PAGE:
Published on 2013/07/09

Does Technology Boost Educational Effectiveness?

Does Technology Boost Educational Effectiveness?
Integrating technology into course delivery affords students the opportunity to not only learn the content, but to develop skills they can use outside the classroom.

As we prepare learners with the skills needed for the 21st century, there is a greater desire to further integrate technology into our classrooms. Whether it’s a K-12 or college classroom, it’s rare to find an environment that does not integrate technology in some form or another. In some cases, online learning has replaced the physical classroom altogether. As educators, we owe it to ourselves and our students to harness these benefits. However, while technology offers significant advantages, simply integrating it as an alternative source of delivery or as another means for students to demonstrate their comprehension is not an effective practice.

Whether it’s asynchronous, synchronous or blended learning, we must remind ourselves that any form of learning technology should also be guided. Wopereis, Sloep and Poortman (2010) remind us these resources are ‘‘just’’ instruments and require “high-quality guided practice” from instructors. These instruments, combined with guidance, can “afford good instruction, practice and motivation” (p. 259). While technology can positively impact learning outcomes, it may be even more effective for some students if it’s instructor-led and integrated into a well-designed curriculum.

Technology is rapidly changing the educational environment and challenging students to adapt accordingly. It can frustrate students of different generations struggling to learn how to use a learning platform in addition to picking up the actual subject. Some may wonder, “Why should I waste time learning how to create a podcast when I could simply write the paper?”

It’s a valid question, especially if some students are finding themselves devoting more time to mastering the technology than to learning. We must not assume students who were raised using technology are always comfortable learning with these tools.

A past study by West et al. (2006) found that because of tools some students may not have experience using (e.g. blogs), those students may need more structure in their assignments. They also require direction on how mastering these tools can be valuable outside of their assignments. Students may also struggle with using online tools if an instructor neglects to “teach the conceptual basis of the tools,” West et al. say (p. 56). We must try and recognize when technology is limiting a learner’s ability and provide guidance or alternative measures to ensure he or she is grasping the curriculum. “Technology may mean little without appropriate objectives and goals for its use, structures for its application, trained and skillful deliverers, and clearly envisioned plans for evaluating its effectiveness,” authors Noeth and Volkov argue.

Educators are also tasked with providing students the skills they need to flourish in a highly competitive and technologically-based workplace. Many of the skills obtained through online classes are valuable professional skills. Students taught how to use multiple learning technologies effectively, such as creating podcasts and developing animations, have a competitive advantage over those who are simply using technology as a method of delivery in the online classroom. Technology in these multiple media increases our ability to incorporate a multi-modal approach to learning and helps students to acquire more advanced skills (Weir, 2008). Regardless of the subjects we teach, integrating technology gives our students the opportunity to not only learn the content, but also to develop skills useful beyond our classrooms. Technology, when integrated and balanced appropriately with the curriculum and with student needs, can make us more effective as educators.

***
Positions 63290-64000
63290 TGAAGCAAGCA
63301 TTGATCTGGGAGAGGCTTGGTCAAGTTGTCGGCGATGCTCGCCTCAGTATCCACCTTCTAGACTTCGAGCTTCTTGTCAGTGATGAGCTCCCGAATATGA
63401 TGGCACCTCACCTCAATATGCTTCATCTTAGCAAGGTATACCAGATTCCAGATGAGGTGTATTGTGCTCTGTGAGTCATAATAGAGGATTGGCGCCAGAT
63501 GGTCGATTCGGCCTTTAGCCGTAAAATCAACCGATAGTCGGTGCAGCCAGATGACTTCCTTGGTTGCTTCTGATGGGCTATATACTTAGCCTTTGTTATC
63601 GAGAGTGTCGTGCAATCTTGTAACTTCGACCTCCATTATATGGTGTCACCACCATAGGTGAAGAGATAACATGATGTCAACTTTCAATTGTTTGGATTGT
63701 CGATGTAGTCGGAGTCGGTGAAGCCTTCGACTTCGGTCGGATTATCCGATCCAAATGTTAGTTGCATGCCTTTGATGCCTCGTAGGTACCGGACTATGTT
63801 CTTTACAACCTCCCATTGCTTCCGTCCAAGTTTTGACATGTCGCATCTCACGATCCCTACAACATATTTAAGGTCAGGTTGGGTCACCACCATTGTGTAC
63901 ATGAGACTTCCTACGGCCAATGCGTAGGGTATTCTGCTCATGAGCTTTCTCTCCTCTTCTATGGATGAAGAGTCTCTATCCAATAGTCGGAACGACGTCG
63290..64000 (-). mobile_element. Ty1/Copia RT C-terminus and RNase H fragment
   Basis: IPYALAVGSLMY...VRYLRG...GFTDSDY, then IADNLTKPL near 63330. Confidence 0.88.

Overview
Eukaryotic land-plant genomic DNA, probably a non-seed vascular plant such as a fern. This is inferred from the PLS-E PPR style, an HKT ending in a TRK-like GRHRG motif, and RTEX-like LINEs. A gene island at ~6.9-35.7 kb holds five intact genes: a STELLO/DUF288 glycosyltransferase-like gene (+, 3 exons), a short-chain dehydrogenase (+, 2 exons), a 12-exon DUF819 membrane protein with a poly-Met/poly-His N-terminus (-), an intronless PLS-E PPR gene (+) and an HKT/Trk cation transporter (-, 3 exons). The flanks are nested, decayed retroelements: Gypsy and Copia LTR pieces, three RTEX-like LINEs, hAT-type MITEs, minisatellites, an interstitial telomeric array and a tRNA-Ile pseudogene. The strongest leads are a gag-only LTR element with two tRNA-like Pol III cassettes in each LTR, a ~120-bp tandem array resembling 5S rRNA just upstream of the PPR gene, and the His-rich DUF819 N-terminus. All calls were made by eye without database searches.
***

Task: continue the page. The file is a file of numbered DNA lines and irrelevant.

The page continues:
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References

Richard J. Noeth and Boris B. Volkov, “Evaluating the Effectiveness of Technology in our Schools: ACT Policy Report,” 2004, accessed at http://www.act.org/research/policymakers/pdf/school_tech.pdf

Richard West, et al, “Reflections from the Introduction of Blogs and RSS feeds into a Preservice Instructional Technology Course.” TechTrends: Linking Research & Practice to Improve Learning, 50(4), August 2006, pp. 54-60.

Iwan Wopereis et al, “Weblogs as Instruments for Reflection on Action in Teacher Education.” Interactive Learning Environments, 18(3), October 2009, pp. 245-261.

Laila Weir, “Research review: Multimodal Learning through Media,” Edutopia, May 9, 2008, accessed at http://www.edutopia.org/multimodal-learning-teaching-methods-media

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Readers Comments

Belinda Chang 2013/07/09 at 11:57 am

I echo Noeth and Volkov in that new technologies are only useful insofar as they address a gap or issue that conventional technology couldn’t. Before adopting new technologies for the classroom, instructors should ask themselves — will applying this technology allow a new group of students to access or engage in the course? Will this technology address students’ learning needs? Asking these types of questions will help instructors to make the decision on whether to adopt new technologies.

Glenda Cullen 2013/07/09 at 2:22 pm

Many instructors have been worried about whether there is a need for them in the high-tech classroom, but Gillum demonstrates through this piece that faculty still have an important role to play. Students continue to require someone in the classroom who can interpret the new technology, teach them how to use/harness it and decide when and where to apply the technology to course content. The sooner faculty embrace this new responsibility they have, the better it is for students.

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